• Although the source of repayment likely would come from profits, due to the adequacy of security, repayment was not contingent on profits.
  • Other lenders advanced funds while the taxpayer’s loans were outstanding. The taxpayer subordinated to those lenders, but only in an attempt to secure additional funds for the business to increase the taxpayer’s ultimate likelihood of repayment.
  • When funds were advanced, the borrower was adequately capitalized relative to the amount of the loans.

What the Owens case makes clear is that bona fide debt can exist even when a creditor does not satisfy every single factor the Tax Court could consider (i.e. here, the lender did not enforce the stated maturity date and subordinated to future lenders). Where the facts and circumstances, taken as a whole, indicate a true debtor-creditor relationship, bona fide debt can be found. It is likely important that the parties in Owens were not related.

Wrap-up

There are different tests to determine the existence of bona fide debt depending on the purpose for which it is relevant and the Circuit Court of Appeals to which the case would be appealable. A full description of these tests is beyond the scope of this writing. However, the factors addressed in in the cases above are universally relevant.

Proper documentation and administration can make or break the results. This is important not only for tax purposes, but also for other purposes such as asset protection. If a sole shareholder, for example, wants advances to the corporation to be treated as debt senior to a judgment creditor, then it will be critically important that the purported debt not be recharacterized as equity. With written documents reflecting the parties’ intentions, payments of interest, adequate security, etc., many of the taxpayers in these cases could have prevailed. Clients sometimes wonder why we recommend detailed documentation and compliance. Consistently, courts prove that those recommendations are important. It clearly is important to structure debt transactions similar to what a third-party creditor would require, fully document the transaction, and act in conformity with the structure and documentation. Proper legal counsel can assist in ensuring the desired treatment is respected.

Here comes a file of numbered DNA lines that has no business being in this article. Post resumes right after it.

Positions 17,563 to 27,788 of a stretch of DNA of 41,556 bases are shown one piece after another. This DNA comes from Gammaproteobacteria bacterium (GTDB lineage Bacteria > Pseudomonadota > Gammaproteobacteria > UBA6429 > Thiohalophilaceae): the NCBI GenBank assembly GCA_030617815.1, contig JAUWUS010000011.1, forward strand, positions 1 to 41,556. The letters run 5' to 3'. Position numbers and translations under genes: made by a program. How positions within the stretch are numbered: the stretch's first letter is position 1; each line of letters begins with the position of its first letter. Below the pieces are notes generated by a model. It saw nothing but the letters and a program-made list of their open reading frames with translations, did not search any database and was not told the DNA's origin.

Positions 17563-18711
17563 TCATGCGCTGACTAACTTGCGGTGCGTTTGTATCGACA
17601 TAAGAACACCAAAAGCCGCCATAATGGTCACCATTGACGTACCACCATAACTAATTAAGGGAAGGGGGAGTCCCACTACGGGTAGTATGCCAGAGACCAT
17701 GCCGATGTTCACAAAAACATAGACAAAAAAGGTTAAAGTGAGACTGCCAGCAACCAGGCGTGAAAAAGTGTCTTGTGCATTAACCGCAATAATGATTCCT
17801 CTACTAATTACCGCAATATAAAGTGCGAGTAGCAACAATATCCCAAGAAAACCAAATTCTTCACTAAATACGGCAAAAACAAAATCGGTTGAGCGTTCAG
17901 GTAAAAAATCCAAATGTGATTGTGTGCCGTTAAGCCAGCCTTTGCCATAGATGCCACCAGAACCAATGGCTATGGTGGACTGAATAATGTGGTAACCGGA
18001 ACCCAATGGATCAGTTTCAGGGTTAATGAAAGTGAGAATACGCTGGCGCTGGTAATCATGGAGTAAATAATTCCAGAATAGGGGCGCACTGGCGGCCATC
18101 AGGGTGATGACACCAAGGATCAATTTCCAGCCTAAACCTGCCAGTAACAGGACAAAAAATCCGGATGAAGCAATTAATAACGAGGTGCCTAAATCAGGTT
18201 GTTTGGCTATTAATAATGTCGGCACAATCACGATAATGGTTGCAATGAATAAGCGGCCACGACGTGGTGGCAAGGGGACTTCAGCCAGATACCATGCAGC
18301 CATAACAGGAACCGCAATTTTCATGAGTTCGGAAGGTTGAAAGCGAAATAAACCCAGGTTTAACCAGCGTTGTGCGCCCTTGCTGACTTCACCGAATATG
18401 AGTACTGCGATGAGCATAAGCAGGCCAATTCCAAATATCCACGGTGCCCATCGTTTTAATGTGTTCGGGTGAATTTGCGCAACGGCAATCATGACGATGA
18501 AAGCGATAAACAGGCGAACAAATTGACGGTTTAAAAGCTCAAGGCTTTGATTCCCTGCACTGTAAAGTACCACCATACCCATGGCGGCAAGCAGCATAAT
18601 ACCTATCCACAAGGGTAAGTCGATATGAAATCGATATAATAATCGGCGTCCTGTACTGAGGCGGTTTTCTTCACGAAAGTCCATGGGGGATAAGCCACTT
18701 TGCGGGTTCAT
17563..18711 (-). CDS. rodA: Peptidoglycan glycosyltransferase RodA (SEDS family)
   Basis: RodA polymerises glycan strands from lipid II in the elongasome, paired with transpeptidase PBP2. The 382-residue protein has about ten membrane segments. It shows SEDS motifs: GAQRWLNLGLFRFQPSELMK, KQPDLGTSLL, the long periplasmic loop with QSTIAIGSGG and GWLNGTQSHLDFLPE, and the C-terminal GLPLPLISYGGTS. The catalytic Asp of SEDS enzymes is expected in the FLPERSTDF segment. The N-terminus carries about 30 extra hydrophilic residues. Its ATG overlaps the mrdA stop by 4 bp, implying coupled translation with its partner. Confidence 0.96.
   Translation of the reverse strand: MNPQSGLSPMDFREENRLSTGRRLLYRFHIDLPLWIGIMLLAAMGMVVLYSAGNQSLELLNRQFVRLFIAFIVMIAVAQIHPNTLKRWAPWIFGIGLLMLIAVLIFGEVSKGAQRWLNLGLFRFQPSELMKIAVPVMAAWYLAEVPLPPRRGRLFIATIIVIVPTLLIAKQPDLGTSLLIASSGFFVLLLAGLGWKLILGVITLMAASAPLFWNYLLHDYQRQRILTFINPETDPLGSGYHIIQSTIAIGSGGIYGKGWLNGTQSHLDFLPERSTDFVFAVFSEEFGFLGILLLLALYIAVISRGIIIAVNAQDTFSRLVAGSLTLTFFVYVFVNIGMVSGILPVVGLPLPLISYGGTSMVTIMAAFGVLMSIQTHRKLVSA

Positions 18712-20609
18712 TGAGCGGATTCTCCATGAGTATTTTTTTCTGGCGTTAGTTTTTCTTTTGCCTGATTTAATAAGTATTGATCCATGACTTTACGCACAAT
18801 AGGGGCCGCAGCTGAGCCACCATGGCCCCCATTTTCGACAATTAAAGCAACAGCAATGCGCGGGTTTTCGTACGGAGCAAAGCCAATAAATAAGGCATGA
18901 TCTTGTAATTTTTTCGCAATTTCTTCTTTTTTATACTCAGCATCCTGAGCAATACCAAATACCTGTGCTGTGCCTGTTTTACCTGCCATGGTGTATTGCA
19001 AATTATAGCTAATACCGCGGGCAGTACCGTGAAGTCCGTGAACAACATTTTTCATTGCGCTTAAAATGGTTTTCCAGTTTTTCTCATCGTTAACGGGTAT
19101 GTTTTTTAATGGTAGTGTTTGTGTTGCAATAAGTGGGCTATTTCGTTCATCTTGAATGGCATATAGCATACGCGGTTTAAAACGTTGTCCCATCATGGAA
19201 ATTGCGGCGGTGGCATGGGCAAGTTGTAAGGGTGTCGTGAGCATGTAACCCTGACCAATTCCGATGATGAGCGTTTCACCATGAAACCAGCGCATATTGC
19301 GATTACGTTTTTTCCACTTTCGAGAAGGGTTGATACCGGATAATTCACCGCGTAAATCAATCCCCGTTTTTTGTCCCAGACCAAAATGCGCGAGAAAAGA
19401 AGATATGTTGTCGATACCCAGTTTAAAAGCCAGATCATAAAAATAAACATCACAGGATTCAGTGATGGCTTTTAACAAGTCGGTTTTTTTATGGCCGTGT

S. Gray Edmondson, J.D., LL.M.

Gray practices in the areas of tax, business, and estate planning. View Full Profile.

Footnotes

  1. Moore v. Commissioner, T.C. Memo 2019-100.
  2. The court addressed these “investment expenses” as interest deductions under §163. It is worth noting that Moore claimed investment expense of $161,750 on his original return and $115,500 on an amended return. However, at trial, he acknowledged that he only had paid $39,500 to his purported creditors.
  3. This point made by the Tax Court can be important. For payments to a person to constitute interest on debt, that person must have advanced the funds. To see a case where a taxpayer lost due to the source of funds being other than the purported lender, see Meruelo v. Commissioner, T.C. Memo 2018-16, where the taxpayer lost the ability to deduct S corporation losses due to insufficient debt basis when another related S corporation was the source of loans rather than the taxpayer (i.e. he did not obtain the debt basis he claimed since he was not the lender).
  4. Rutter v. Commissioner, T.C. Memo 2017-208.
  5. Povolny Group, Inc. v. Commissioner, T.C. Memo 2018-37.
  6. Yaryan v. Commissioner, T.C. Memo 2018-129.
  7. Owens v. Commissioner, T.C. Memo 2017-157.